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IP Traffic Smarts Hit Berlin

Ray Le Maistre
10/9/2007

BERLIN –- Broadband World Forum Europe –- IP traffic management looks set to be a hot topic this week as vendors and carriers discuss the state of next-generation network technologies here in Berlin.

But while capabilities such as deep packet inspection (DPI) and policy control were both cited as important by carriers such as Telecom Italia (TIM) and Telefónica SA (NYSE: TEF) in a panel session here this morning, Telefónica's CTO told the vendor community that there was something else higher on his wish list.

Vicente San Miguel told his fellow panelists from Alcatel-Lucent (NYSE: ALU), Cisco Systems Inc. (Nasdaq: CSCO) and Juniper Networks Inc. (NYSE: JNPR) that scaleability is the biggest challenge, and gave a clear example of why that is: The CTO says 10 houses with IPTV services today create more IP traffic than all of Spain's domestic Internet access users did in 1997.

Both San Miguel and his counterpart at Telecom Italia, Stefano Pileri, though, noted the importance of technologies that will give them greater control of their network resources and provide insights into the traffic running over their networks.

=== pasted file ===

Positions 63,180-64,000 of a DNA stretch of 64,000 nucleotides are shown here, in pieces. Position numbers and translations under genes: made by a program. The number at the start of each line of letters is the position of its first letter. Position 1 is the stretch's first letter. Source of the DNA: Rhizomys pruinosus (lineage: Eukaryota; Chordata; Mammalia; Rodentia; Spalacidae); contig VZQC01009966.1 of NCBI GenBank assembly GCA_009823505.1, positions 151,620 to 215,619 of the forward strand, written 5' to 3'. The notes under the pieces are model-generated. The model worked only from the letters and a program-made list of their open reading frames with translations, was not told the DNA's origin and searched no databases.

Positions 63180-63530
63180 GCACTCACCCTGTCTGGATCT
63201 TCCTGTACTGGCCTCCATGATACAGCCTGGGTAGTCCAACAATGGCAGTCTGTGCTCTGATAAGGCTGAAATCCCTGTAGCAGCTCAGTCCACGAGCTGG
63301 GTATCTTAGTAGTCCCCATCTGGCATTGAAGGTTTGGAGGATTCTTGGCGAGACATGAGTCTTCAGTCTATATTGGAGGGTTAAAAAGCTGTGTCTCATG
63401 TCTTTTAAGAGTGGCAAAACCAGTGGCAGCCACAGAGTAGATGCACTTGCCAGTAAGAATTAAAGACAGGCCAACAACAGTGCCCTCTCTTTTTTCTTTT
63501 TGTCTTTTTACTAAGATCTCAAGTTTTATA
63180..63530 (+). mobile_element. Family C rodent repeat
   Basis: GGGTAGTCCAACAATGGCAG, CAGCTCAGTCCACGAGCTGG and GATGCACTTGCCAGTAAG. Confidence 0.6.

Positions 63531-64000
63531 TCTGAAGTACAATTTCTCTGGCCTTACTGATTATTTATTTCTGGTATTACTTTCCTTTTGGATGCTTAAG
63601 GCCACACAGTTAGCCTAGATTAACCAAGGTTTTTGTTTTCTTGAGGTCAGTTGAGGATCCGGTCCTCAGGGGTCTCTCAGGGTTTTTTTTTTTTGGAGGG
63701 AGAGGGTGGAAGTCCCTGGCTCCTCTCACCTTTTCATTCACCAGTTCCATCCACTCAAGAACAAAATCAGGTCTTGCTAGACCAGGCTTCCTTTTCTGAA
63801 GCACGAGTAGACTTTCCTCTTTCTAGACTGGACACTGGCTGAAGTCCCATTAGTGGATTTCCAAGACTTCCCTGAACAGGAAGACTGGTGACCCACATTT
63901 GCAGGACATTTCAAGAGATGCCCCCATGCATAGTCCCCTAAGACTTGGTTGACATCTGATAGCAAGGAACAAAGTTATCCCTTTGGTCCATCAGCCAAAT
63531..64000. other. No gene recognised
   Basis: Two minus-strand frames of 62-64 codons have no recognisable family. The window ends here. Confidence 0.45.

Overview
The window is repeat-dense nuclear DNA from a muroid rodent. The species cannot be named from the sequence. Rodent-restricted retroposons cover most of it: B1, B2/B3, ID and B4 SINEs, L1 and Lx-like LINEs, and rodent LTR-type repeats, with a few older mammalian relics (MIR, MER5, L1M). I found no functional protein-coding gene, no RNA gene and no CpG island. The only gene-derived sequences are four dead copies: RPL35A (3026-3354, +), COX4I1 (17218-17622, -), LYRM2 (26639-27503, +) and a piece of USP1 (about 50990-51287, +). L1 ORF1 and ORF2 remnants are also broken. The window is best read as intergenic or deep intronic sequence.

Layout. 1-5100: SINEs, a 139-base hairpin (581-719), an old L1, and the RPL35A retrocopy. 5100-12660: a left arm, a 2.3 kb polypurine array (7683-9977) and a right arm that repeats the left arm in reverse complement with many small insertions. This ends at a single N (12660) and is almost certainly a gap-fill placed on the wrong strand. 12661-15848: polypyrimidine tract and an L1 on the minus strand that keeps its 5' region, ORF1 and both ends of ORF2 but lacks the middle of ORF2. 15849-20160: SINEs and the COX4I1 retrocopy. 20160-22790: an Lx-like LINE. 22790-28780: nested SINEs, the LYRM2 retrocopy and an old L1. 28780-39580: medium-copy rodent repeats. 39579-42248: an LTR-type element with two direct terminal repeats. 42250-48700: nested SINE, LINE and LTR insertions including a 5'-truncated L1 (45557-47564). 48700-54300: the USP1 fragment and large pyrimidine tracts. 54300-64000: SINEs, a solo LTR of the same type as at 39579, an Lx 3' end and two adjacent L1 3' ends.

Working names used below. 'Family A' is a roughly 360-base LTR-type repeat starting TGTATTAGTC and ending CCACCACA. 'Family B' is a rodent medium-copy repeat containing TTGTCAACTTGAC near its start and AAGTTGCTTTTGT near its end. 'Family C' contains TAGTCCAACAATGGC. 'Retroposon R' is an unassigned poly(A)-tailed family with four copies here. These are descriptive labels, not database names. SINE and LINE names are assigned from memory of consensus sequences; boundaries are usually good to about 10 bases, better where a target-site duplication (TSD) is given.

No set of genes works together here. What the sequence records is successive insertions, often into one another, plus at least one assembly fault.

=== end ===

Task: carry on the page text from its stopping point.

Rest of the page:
And there's no shortage of specialist vendors addressing those needs here in Berlin.

Cloudshield passes AlcaLu inspection
Deep packet inspection (DPI) vendor CloudShield Technologies Inc. is touting its reseller relationship with Alcatel-Lucent (NYSE: ALU) that, according to CEO Matt Jones, has already secured some carrier business in Latin and North America. (See AlcaLu, Cloudshield Partner.)

Guido Nienkemper, who is Security Practice Lead (Europe and North) at AlcaLu, says his company benchmarked a number of vendors, including Ellacoya Networks Inc. and Sandvine Inc. , and found Cloudshield "is the most flexible, has combined security and service control capabilities, and has the performance speeds that are needed" for Tier 1 carrier deployments.